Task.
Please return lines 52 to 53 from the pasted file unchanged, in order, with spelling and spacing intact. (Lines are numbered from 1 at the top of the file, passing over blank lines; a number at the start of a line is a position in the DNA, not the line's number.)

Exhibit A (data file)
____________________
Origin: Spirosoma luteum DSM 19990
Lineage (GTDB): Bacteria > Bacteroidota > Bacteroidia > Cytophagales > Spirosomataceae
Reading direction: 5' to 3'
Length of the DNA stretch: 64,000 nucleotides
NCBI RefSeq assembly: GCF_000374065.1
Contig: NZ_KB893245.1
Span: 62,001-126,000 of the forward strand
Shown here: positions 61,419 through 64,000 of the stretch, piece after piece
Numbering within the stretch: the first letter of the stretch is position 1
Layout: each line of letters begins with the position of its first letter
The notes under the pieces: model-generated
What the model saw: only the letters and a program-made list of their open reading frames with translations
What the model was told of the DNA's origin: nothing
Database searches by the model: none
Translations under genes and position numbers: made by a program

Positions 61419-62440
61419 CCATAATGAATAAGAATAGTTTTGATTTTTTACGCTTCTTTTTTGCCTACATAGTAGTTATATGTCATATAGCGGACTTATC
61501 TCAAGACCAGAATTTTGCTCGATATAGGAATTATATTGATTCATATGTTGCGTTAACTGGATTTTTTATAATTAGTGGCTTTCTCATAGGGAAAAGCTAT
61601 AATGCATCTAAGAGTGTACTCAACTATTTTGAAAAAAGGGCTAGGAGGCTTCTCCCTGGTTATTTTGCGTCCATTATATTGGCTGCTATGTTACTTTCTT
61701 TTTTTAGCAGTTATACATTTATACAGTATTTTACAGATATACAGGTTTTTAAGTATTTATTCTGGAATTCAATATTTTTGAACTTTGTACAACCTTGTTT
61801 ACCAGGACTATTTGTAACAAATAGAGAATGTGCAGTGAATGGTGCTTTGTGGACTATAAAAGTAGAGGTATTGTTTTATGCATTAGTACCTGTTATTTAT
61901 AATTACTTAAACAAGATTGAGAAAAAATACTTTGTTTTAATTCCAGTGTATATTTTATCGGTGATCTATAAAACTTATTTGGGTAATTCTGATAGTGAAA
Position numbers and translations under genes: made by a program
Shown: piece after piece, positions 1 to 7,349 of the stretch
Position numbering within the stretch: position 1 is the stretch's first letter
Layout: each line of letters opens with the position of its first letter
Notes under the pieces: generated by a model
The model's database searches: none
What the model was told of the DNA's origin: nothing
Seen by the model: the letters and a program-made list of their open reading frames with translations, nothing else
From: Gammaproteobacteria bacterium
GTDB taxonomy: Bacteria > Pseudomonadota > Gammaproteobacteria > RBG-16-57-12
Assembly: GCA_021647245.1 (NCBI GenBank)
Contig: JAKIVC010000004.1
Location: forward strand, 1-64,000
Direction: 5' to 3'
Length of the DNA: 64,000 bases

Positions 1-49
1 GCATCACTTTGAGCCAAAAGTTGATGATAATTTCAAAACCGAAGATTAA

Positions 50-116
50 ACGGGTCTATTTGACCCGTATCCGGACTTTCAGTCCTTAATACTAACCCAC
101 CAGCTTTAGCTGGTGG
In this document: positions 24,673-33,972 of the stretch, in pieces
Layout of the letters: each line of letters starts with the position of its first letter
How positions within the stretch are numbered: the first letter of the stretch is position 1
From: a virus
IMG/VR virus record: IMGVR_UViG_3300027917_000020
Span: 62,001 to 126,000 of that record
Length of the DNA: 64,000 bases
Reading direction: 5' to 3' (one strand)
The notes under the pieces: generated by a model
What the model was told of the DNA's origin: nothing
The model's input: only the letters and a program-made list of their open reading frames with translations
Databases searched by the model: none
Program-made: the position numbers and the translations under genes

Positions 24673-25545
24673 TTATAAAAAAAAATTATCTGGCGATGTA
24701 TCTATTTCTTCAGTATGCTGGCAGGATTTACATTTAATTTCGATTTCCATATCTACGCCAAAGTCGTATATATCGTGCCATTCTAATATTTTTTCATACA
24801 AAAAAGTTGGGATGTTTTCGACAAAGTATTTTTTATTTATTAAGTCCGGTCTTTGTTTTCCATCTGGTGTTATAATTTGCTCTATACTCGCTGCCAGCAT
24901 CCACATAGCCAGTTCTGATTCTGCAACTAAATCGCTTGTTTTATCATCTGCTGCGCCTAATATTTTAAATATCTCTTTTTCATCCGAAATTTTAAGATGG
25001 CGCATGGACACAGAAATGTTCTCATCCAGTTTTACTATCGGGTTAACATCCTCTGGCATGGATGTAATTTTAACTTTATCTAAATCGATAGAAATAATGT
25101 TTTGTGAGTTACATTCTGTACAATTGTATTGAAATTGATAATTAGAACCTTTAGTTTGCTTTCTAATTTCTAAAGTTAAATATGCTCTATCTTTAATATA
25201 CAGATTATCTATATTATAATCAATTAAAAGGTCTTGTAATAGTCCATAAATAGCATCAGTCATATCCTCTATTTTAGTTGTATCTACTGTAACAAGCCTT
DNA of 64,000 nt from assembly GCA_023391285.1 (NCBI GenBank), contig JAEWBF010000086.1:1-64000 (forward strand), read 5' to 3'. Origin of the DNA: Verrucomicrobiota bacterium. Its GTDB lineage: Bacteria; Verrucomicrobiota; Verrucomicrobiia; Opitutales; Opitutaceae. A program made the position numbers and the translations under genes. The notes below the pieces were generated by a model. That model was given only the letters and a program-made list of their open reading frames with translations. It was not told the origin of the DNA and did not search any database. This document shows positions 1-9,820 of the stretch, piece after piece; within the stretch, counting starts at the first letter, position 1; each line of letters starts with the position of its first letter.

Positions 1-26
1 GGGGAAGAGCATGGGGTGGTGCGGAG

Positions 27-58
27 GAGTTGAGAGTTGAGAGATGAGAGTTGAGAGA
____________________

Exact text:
What the model was told of the DNA's origin: nothing
The model's input: only the letters and a program-made list of their open reading frames with translations